Clan Gathering 2019

This year we didn’t go far for our annual family get together…just a few short miles over the state line to York Harbor, a coastal village above the rocky coastline of Maine. The date and general location this year was determined by a granddaughter’s graduation from Bennington College in VT that brought family north and the fact that Portsmouth NH grandchildren were still in school for the year. York Harbor was close enough for a morning commute to Portsmouth and a vacation home was ample enough to house 18 offspring and spouses.

York Harbor is a quiet historic village that bustles with summer visitors but early June is not an ideal time for a New England ocean vacation. There were an abundance of locals taking early walks on the small rocky beach with hardly a glance at the water. We had days of fog and cool weather, days of sunshine and warmth but the Atlantic? It remained dangerously COLD. But that couldn’t keep our family members from taking the short walk to the beach on a daily basis, sometimes several times. Goose bumps could hardly keep the adults off the beach and the hardy youngsters out of the water.

What else is there for a range of ages to do this time of year in coastal Maine and New Hampshire? Plenty and we (semi) locals knew where to go! Hiking always takes center stage with our family. We experienced all the York trails and some of us ventured out to hike nearby Mount Agamenthicus, just a 20 minute drive away.

Shopping was enjoyed by teens and young adults. Kittery ME outlets, Ogunquit ME, Portland ME, and Portsmouth NH were visited. Tennis was a magnet for several young men. And good dining was a magnet for all…. from a feast of lobster over a local river to home cooked meals to wood fired pizza to local bakeries to evening walks for hand dipped ice cream in the village…. and, of course, s’mores at the fire pit for all ages.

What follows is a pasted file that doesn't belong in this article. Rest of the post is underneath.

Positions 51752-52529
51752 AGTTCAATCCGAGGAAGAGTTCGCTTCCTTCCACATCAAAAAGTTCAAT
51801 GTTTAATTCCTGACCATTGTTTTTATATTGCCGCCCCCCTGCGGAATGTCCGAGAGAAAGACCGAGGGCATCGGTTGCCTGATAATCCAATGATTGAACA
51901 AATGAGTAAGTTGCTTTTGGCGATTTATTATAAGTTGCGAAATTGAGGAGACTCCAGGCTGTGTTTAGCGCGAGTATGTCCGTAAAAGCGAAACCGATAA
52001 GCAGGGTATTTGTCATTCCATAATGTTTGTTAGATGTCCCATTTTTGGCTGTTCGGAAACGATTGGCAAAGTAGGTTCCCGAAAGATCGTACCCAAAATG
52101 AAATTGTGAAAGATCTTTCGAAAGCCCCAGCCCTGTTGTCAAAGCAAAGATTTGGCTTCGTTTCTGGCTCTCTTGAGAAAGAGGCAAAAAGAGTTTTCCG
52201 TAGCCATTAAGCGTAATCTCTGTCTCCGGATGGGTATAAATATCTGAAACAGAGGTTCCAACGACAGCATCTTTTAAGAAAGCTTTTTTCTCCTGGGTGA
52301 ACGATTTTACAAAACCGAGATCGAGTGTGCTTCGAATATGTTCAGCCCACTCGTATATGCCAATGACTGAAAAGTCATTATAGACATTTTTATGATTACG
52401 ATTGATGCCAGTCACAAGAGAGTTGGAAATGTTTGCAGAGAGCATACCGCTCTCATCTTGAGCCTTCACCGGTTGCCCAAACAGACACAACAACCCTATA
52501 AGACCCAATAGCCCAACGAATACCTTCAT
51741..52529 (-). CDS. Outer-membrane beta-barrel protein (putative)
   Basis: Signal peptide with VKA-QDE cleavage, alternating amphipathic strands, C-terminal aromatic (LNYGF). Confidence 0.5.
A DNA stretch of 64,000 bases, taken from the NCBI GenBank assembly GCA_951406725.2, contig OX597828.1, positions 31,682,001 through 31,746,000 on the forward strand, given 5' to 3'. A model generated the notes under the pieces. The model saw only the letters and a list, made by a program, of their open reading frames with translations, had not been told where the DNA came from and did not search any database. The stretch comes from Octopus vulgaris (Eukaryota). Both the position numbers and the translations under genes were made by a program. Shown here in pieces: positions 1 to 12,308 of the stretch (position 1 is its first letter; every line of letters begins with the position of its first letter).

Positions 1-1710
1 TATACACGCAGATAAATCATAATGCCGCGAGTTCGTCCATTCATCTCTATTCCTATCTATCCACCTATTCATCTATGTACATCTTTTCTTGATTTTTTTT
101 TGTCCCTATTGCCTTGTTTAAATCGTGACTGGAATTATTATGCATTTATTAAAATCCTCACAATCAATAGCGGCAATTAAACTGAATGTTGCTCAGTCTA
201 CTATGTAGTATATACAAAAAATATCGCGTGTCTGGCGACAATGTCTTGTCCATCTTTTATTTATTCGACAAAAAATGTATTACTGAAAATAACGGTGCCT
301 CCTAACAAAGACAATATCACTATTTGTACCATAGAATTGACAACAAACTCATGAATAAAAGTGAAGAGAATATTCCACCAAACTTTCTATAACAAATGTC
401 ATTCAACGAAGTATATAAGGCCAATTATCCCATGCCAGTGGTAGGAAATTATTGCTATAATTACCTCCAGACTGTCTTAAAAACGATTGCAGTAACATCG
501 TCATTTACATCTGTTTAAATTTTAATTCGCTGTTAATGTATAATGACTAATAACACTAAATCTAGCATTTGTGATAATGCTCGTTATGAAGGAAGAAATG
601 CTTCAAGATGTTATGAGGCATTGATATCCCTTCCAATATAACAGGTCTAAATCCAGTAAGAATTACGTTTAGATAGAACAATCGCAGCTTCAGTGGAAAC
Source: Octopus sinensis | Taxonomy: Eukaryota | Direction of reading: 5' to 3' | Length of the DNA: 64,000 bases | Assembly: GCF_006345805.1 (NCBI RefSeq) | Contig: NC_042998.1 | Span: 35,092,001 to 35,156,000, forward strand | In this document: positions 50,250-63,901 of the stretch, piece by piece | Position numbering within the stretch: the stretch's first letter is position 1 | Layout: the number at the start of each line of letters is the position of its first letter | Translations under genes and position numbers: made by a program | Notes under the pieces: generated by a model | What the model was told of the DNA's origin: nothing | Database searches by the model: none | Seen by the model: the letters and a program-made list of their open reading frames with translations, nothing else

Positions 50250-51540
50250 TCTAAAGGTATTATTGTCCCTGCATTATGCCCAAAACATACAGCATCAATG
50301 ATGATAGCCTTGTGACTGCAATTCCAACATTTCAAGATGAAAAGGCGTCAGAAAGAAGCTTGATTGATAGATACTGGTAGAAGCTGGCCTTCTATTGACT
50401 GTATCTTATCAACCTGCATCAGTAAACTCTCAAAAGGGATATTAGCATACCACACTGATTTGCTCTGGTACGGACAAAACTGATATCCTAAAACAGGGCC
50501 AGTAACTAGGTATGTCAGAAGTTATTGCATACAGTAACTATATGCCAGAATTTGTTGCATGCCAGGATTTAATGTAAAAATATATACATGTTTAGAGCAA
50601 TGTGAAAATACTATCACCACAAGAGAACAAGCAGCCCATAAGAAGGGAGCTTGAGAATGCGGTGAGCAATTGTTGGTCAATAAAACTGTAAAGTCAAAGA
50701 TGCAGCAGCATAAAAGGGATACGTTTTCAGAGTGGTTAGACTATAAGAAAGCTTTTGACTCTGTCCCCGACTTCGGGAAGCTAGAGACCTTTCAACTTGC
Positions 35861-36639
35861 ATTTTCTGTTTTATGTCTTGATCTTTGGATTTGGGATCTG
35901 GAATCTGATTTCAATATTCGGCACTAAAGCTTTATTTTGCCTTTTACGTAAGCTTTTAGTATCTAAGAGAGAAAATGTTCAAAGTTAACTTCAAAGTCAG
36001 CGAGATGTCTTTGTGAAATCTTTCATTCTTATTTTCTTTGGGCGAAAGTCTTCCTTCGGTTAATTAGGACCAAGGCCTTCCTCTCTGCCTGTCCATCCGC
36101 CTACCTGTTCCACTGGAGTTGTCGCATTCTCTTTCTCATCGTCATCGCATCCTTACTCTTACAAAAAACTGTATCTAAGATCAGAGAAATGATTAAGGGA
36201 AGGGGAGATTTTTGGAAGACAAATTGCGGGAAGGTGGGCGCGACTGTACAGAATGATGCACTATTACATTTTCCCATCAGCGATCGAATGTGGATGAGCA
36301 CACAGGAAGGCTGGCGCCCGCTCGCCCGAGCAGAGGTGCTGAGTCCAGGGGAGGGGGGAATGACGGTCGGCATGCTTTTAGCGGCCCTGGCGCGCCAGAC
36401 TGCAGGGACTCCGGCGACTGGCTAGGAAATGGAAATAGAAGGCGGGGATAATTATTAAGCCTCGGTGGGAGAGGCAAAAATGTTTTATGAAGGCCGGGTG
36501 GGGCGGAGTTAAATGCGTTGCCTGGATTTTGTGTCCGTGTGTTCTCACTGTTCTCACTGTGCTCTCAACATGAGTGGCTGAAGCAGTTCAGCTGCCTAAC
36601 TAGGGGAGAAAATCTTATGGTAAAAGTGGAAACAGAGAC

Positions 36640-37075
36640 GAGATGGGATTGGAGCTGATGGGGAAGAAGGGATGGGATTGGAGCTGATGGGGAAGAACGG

I got my garden fix by visiting Stonewall Kitchens where their garden designer keeps visitors enthralled with unusual designs and a wide array of annual and perennial borders. This year they prepared a colorful Farm to Table garden party!

The best part about the gathering of the clan? Bonding moments…

The bittersweet time?  Saying our farewells at week’s end….

ACHOO!

The drought has ended. The rains have ceased for the moment. The sun is shining. The sky is blue and temperatures are rising. Yesterday morning I jumped at the opportunity to enjoy the tranquility of a morning outdoors. Coffee and smart phone in hand, ready to catch up on emails and texts surrounded by gardens and a symphony of singing birds, I lowered myself into a chair.

The serenity didn’t last long. Within two minutes, the surface of my coffee and my phone were caked with yellow. Folks, it’s pine pollen season in New Hampshire and it caught me by surprise.

Pine Pollen 2017

Friends in my home state of Virginia have been experiencing the yellow storm for weeks. Perhaps the heavy rains have been masking the explosion in New Hampshire until now.

Pine pollen is arriving over the land like snow flurries. The pines have large pollen grains making them easy to id and those grains have large cavities or ‘bladders’ that allow them to be blown over great distances. When the breezes hit the pines surrounding us, I now see the billowy clouds of yellow moving with the currents. We may not like it, but it’s doing what it must to preserve its species.

Windows and doors are now closed. Car stays in the garage and I drink my morning coffee indoors. It will be a nuisance for awhile but is not suppose to terribly affect our allergies.  Pollen counts are high for oaks, birch, and ash trees that are the likely culprits contributing to my cough, scratchy eyes and throat when I work outdoors.

To see the pollen counts in your neck of the woods, check out this site: Pollen.com. It was there that I discovered that we are near our seasonal pollen peak on the NH Seacoast.  Yay!